Every Atom | No. 19

Gary McDowell

Introduction to Every Atom by project curator Brian Clements

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I don’t want to describe Nature. I don’t want to own it. I don’t want to defamiliarize it, make it new, possess any power over it. I do want, though, to see it, to feel it beneath my feet, with my hands, sift it through my fingers. Whitman felt similarly. His charge wasn’t to give us his impression of Nature, perform its beauty or function, but rather to extract its virtue: It’s beautiful, sure, but it’s also cruel and unpredictable.


Living and writing in Whitman’s shadow makes me aware of the responsibility of paying attention. It’s easy to see what’s immediately in front of us, even tucked just out of direct view, but what’s difficult to see--and therefore to write--are the moments, the landscapes, the realities tangent of our given positions. Privilege doesn’t exist in a vacuum; it has consequences, and therefore obligations, burdens, duties. The way we see the world is, of course, a direct representation of the position we hold in it, but Whitman’s work, for me, has stood paramount as an exercise in viewing the world both fairly and democratically. No one is larger than the whole--not man, woman, moose, or chickadee.


Perhaps this is naive, too simple. I admit this freely and am keen to continue personal and societal investigations into my own limits of perception.


As both an aside and as an illustration of what I mean to say here, I’ll tell a brief story. On my drive home from the gym one morning this past winter, a car coming toward me ran over a squirrel. The impact only severely injured the animal--perhaps, though it was hard to tell, it broke its back, its neck--and the squirrel flopped and spasmed in the middle of the street. A nightmare come to life. I didn’t mean to cry, but I did, the tears hot on my cheeks. My first instinct, since the squirrel was still 50-100 yards away from me, was to somehow save it, scoop it up in my arms, carry it to someone who could mend its broken body. But I knew that was impossible. Time was not on its side. My second instinct was to end the squirrel’s life and to do so as humanely as possible. And so, despite how I knew it'd make me feel--empty, a cog in a wheel so large I couldn’t see its rim--I did what Nature deemed necessary: I steered into the middle of the road, lined up my aim, and made sure the squirrel suffered no longer. It was a momentary decision, one I struggle with every time I think of it. But here's the rub: There was joy in that decision, that horrible decision. I exercised something in me I didn’t know I had. And that's what I'll hang on to. Nature is full of these moments if we only take our time to see them.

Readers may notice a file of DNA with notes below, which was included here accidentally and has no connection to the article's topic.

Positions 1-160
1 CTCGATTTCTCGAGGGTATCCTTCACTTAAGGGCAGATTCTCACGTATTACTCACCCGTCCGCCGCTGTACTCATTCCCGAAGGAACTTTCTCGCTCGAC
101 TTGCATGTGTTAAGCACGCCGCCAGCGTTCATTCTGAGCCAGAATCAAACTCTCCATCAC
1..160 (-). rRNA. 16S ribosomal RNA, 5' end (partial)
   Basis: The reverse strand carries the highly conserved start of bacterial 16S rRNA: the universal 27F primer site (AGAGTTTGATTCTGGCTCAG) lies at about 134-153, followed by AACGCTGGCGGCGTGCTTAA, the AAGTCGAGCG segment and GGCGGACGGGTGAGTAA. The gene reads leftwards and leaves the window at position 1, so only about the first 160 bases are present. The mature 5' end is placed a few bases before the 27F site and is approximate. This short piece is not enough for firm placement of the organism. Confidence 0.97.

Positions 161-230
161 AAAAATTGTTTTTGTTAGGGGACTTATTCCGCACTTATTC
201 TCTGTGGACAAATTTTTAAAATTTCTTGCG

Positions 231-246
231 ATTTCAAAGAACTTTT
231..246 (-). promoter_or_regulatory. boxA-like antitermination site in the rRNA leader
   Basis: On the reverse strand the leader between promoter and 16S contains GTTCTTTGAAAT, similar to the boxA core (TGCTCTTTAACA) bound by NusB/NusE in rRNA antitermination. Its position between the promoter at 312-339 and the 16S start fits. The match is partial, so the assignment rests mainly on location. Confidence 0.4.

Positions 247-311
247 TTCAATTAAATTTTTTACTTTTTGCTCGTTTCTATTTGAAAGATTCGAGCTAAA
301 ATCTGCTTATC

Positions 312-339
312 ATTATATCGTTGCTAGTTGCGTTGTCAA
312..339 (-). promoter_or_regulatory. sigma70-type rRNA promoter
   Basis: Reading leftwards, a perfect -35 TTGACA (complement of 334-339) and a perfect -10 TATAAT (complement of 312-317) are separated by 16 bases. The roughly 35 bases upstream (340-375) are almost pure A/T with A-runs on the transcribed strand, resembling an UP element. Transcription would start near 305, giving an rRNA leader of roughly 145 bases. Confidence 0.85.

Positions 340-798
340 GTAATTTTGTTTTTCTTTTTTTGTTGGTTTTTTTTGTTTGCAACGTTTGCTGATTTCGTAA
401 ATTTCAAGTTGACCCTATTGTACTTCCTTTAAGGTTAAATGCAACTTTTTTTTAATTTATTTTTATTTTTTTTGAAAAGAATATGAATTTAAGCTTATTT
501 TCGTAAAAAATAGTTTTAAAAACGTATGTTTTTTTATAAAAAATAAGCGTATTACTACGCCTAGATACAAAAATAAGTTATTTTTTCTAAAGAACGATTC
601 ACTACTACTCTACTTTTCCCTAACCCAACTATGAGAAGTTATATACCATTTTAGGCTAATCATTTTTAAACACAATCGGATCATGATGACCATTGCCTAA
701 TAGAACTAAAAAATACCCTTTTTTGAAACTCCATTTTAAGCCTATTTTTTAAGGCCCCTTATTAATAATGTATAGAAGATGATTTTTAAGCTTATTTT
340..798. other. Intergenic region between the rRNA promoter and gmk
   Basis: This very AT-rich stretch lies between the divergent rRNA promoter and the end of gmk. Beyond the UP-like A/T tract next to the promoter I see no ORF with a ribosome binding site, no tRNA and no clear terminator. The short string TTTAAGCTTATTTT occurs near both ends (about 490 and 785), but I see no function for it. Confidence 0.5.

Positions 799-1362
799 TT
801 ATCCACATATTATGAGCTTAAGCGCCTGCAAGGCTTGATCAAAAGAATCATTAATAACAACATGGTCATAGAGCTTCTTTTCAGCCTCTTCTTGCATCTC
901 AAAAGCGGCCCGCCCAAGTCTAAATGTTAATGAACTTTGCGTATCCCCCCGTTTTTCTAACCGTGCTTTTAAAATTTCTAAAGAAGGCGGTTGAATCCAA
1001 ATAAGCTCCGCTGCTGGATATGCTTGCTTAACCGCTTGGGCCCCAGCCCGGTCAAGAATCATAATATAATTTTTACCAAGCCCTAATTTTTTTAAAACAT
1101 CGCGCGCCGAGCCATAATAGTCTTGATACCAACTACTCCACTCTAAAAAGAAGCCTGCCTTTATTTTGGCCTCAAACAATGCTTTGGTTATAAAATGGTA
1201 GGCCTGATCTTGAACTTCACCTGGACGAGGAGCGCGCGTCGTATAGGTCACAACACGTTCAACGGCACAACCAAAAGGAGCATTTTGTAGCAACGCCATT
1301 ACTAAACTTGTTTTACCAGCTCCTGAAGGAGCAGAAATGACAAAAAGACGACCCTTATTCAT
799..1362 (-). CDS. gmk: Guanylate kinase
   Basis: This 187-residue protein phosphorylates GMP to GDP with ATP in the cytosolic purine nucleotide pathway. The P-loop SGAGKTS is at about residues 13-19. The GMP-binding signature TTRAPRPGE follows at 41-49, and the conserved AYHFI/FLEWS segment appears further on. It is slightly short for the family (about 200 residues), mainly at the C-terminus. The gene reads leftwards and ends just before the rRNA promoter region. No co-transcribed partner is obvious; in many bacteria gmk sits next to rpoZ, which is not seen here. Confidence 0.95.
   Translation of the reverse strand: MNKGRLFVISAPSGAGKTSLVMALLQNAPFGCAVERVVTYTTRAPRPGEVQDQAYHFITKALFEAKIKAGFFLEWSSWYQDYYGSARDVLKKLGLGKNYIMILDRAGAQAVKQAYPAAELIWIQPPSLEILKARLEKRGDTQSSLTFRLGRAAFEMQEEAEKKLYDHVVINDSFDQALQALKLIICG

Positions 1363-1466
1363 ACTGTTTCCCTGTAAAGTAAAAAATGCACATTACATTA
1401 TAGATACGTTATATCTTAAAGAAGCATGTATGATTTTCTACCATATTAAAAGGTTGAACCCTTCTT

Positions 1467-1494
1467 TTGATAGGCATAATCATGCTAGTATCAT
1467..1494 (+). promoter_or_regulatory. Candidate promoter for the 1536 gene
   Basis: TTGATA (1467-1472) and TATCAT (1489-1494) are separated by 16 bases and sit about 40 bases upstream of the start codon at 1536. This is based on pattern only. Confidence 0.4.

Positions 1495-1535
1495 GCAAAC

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Gary McDowell is the author of Caesura: Essays (Otis Books) and five collections of poetry, including, most recently, Mysteries in a World That Thinks There Are None (Burnside Review Press). He is an associate professor of English at Belmont University and lives with his family in Murfreesboro, TN.


Cover Art by Sarah Pauls